Cannabis lounges proposed

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If adopted, a cannabis ordinance could make National City home to the first cannabis lounges in San Diego County, but it’s still relatively early in the process.

In September National City City Council directed city staff to draft a regulatory ordinance that would allow for a maximum of three cannabis businesses in National City’s industrial zones, and return with community feedback and an analysis of the potential fiscal impact.
In partnership with HdL, a cannabis consulting firm, city staff returned to council on Tuesday with multiple suggestions: allow for six cannabis businesses in National City, allow for cannabis lounges, and implement a uniform 5 percent community benefits tax rate.
The council voted to move forward with drafting an ordinance that includes all of them.
Cannabis lounges are public spaces where people can buy and smoke cannabis. Since California passed Proposition 64 in 2016, they have popped up in the Bay Area and Los Angeles.

“You want to look at consumption lounges the same way that we would look at bars and how we regulate alcohol in a bar setting,” economic development specialist Megan Gamwell said at the City Council meeting on Tuesday.

Their report on Tuesday expanded upon the initial proposal by capping the number of cannabis businesses in National City at six instead of three, recommending that three cannabis businesses be allowed in National City’s industrial zone and three be allowed in National City’s tourist commercialzone in the Marina District west of I-5.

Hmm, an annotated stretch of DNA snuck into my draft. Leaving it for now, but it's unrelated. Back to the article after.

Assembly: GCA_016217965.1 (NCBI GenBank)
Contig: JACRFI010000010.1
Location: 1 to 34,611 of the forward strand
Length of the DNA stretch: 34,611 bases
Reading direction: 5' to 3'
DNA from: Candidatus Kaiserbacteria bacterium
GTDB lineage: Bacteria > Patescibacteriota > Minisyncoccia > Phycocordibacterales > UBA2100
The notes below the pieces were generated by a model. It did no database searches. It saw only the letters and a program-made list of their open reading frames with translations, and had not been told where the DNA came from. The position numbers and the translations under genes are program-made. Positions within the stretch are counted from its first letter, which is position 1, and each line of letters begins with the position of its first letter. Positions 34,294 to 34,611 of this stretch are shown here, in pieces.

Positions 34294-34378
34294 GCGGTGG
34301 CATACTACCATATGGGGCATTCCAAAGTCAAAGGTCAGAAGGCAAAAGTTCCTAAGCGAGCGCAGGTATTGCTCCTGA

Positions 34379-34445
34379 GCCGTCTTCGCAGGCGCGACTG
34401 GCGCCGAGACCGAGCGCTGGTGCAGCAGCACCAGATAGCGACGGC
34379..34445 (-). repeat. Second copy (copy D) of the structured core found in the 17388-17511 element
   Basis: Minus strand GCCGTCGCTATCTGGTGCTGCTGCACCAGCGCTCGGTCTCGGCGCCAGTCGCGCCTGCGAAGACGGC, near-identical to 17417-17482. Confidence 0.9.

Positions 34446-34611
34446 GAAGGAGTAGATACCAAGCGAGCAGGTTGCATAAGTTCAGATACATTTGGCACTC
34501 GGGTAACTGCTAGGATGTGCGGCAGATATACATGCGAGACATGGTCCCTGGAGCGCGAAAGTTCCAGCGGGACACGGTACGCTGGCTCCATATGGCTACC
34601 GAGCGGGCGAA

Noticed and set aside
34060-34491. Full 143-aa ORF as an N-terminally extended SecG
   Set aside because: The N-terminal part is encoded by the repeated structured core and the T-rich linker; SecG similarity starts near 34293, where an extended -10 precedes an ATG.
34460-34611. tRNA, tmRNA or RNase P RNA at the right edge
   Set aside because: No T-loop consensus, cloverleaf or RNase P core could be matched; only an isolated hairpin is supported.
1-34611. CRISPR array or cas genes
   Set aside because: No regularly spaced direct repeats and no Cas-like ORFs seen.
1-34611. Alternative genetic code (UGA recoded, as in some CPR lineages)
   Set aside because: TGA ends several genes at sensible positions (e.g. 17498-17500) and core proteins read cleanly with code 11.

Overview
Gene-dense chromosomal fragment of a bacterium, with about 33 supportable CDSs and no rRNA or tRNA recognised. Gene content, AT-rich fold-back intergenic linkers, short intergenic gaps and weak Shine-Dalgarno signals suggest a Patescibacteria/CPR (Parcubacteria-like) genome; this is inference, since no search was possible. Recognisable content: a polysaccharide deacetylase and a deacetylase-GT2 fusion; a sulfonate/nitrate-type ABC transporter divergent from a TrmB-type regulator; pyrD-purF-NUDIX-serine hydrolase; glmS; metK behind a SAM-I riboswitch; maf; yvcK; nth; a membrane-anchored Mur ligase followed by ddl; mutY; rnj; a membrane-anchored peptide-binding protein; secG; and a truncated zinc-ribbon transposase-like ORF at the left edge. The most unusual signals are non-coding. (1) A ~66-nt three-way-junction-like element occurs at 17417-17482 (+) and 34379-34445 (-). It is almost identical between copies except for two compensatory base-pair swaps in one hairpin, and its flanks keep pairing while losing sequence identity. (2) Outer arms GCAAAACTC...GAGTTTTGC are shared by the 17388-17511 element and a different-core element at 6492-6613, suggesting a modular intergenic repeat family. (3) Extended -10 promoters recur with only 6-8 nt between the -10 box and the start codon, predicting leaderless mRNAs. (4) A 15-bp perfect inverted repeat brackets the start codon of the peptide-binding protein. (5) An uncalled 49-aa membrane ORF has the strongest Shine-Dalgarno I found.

Mayor Alejandra Sotelo-Solis, Councilwoman Mona Rios and Councilman Gonzalo Quintero voted in favor of expanding the ordinance to allow for up to six cannabis businesses instead of threev and to allow for cannabis lounges. Council members John Cano and Ron Morrison voted against it.

When it came to voting on a uniform five percent community benefits tax rate for all cannabis businesses, city council voted to move forward with it and asked for more information about tax rate options, with Cano being the only one to oppose it.
City staff said they recommend a uniform tax rather than a different tax for each type of cannabis business to provide a simplified fee structure that allows businesses to conduct more than one type of licensed activity at their business.

With a uniform five percent tax rate city staff estimate each licensed cannabis distributor, manufacturer or retailer would bring the city about $100,000 of revenue annually. One cannabis cultivation site would yield about $250,000 of revenue annually for the city, according to the fiscal analysis.

Morrison said National City shouldn’t be moving forward with drafting a cannabis ordinance because Prop 64 failed in National City. He also said the community outreach by HdL and city staff was insufficient.

While National City was one of the only two cities in San Diego with a majority no vote on Prop 64, only eleven votes made up the difference between yes and no votes, according to an analysis of Prop 64 results in San Diego County by data analyst Vince Vasquez. In 2016, 49.96 percent of voters in National City voted yes on Prop 64 and 50.04 percent of National City voters voted no.